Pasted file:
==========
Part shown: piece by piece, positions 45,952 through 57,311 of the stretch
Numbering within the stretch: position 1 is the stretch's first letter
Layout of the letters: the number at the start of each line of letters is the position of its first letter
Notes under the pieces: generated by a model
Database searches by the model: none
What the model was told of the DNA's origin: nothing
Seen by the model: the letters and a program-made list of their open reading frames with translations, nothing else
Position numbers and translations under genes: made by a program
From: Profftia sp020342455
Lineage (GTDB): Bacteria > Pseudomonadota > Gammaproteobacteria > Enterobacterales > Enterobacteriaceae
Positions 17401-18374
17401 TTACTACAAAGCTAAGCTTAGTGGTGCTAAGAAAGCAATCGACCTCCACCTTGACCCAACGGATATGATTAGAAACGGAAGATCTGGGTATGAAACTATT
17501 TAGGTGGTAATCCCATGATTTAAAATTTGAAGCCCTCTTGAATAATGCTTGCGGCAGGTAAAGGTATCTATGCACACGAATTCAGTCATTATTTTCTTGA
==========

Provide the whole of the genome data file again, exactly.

Part shown: piece by piece, positions 45,952 through 57,311 of the stretch
Numbering within the stretch: position 1 is the stretch's first letter
Layout of the letters: the number at the start of each line of letters is the position of its first letter
Notes under the pieces: generated by a model
Database searches by the model: none
What the model was told of the DNA's origin: nothing
Seen by the model: the letters and a program-made list of their open reading frames with translations, nothing else
Position numbers and translations under genes: made by a program
From: Profftia sp020342455
Lineage (GTDB): Bacteria > Pseudomonadota > Gammaproteobacteria > Enterobacterales > Enterobacteriaceae
Positions 17401-18374
17401 TTACTACAAAGCTAAGCTTAGTGGTGCTAAGAAAGCAATCGACCTCCACCTTGACCCAACGGATATGATTAGAAACGGAAGATCTGGGTATGAAACTATT
17501 TAGGTGGTAATCCCATGATTTAAAATTTGAAGCCCTCTTGAATAATGCTTGCGGCAGGTAAAGGTATCTATGCACACGAATTCAGTCATTATTTTCTTGA